I am also hearing that a number of New Jersey courts are now refusing to confirm the foreclosure sale unless the lender agrees, as part of the confirmation, not to sue the borrower for a deficiency greater than the difference between the fair market value and the balance owed on the loan.

Also, consider N.J.S. 2A:50-1. which forbids a personal deficiency judgment in a foreclosure action. A foreclosure proceeding is an action quasi in rem; the relief granted is against the land itself. Usbe B. & L. Assn v. Ocean Pier Realty Corp., 112 N.J. Eq. 580, 582 (Ch. 1933). An action on a note [or bond] is in personam. Ehnes v. King, 41 N.J. Super. 429, 433 (App. Div. 1956). A foreclosure judgment is res judicata as to the amount of the debt, 79-83 Thirteenth Ave., Ltd. v. DeMarco, 79 N.J. Super. 47, 55 (Law Div. 1963), aff’d 83 N.J. Super. 497 (App. Div. 1964), aff’d 44 N.J. 525 (1965), but not as to the defendant’s liability for any deficiency. Weiss v. Pelton, 132 N.J. Eq. 248, 249-250 (Ch. 1942).

I am not an attorney. You should seek there advice.

If the homeowner already has a foreclosure on his record, why does he care? The new judgment will simply be an unsecured loan and chances are he is insolvent, anyway? Ask for the short sale to be full satisfaction for the loan; some banks allow it–others don’t. Speak to your attorney or try to get someone from prepaid legal to write a letter to your lender. That may help. Otherwise, doesn’t the homeowner get “another” foreclosure on his record anyway, if the deal doesn’t go through?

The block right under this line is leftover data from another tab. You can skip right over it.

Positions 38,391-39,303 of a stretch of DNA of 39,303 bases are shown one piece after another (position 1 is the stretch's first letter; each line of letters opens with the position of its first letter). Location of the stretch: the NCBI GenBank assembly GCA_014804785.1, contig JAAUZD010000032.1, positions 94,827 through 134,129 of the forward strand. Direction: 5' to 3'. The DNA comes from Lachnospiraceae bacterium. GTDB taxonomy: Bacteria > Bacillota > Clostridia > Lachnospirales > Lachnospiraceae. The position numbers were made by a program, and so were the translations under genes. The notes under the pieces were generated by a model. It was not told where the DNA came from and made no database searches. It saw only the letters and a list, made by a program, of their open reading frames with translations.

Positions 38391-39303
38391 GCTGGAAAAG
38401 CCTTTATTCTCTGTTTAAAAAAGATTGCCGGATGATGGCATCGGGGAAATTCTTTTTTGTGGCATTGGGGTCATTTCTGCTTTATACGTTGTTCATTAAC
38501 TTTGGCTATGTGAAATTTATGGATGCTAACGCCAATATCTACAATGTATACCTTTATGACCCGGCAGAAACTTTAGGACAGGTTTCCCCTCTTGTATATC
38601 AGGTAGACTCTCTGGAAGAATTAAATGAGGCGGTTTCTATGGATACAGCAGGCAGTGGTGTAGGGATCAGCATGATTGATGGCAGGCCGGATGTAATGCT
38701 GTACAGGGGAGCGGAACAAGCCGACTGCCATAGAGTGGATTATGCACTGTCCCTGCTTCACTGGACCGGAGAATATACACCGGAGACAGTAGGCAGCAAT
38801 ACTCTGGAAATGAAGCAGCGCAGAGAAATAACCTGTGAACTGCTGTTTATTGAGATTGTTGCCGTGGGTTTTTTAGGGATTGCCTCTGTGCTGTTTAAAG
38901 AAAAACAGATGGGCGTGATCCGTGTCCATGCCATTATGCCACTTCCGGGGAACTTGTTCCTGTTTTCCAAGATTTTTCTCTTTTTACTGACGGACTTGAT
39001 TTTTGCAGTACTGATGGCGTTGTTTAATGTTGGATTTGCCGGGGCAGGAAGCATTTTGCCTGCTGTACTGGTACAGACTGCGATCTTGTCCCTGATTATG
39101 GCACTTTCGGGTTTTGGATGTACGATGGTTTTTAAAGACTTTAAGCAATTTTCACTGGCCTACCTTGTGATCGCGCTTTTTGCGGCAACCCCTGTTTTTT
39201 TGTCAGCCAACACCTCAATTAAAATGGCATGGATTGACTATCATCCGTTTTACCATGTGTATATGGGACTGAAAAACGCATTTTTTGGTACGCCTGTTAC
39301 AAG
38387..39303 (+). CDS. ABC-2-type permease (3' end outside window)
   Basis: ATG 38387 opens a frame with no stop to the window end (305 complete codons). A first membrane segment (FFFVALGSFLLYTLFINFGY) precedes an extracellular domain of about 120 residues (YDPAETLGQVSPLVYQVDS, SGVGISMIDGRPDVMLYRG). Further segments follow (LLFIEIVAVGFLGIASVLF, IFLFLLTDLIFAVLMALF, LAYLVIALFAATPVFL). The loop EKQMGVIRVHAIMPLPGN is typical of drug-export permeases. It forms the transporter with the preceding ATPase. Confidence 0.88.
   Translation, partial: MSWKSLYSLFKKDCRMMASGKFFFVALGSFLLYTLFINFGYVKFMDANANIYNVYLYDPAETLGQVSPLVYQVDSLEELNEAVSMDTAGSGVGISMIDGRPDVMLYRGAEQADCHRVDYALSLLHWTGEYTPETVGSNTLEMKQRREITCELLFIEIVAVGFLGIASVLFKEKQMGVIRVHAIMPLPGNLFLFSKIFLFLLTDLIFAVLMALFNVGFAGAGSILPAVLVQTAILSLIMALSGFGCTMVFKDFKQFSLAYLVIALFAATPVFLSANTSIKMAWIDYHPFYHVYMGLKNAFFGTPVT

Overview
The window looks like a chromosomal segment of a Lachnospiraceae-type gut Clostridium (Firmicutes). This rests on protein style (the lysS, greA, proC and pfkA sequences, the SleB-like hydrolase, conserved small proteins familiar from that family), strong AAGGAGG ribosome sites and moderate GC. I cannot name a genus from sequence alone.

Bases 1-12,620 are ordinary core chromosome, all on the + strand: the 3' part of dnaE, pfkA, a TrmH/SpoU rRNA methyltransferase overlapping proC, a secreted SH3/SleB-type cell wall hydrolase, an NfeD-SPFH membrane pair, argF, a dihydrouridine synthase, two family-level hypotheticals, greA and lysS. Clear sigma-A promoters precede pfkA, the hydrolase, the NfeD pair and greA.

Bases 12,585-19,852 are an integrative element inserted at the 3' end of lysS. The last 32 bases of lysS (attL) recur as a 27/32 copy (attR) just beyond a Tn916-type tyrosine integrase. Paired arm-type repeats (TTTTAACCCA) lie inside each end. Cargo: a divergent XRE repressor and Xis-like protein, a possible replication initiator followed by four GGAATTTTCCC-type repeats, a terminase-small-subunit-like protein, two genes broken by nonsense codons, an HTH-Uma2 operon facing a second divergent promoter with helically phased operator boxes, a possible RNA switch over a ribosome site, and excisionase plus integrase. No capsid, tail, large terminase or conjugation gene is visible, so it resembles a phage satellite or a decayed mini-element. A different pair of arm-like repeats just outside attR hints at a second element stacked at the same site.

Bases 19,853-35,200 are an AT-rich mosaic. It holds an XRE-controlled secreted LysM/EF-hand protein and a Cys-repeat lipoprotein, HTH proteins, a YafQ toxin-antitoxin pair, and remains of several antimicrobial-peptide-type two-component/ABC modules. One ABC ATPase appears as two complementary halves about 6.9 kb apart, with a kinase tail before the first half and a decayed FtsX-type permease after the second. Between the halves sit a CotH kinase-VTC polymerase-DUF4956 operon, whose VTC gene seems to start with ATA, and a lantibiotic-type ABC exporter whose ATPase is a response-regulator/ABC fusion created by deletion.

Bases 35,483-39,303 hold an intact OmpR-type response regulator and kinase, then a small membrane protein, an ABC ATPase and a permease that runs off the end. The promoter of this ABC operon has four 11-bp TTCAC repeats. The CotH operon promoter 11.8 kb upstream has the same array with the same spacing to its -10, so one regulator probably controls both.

The thing is, if the homeowner does just let the house go, it is about 99.99% chance that he will get pursued and/or 1099’d. Oh, and that’s on top of losing the house and another foreclosure on his credit. The banks are mad as hell and, while they may have difficulty making new loans, they certainly can hire some mean law firms. (It sounds like you may be dealing with one) Probably much better lawyers than any homeowner could. In all likelyhood, the bank will win against this homeowner (and most typical homeowners). The banks may not be able to make new loans, but they can close out old loans via foreclosure which will mean that they can free up those reserve monies to help them survive.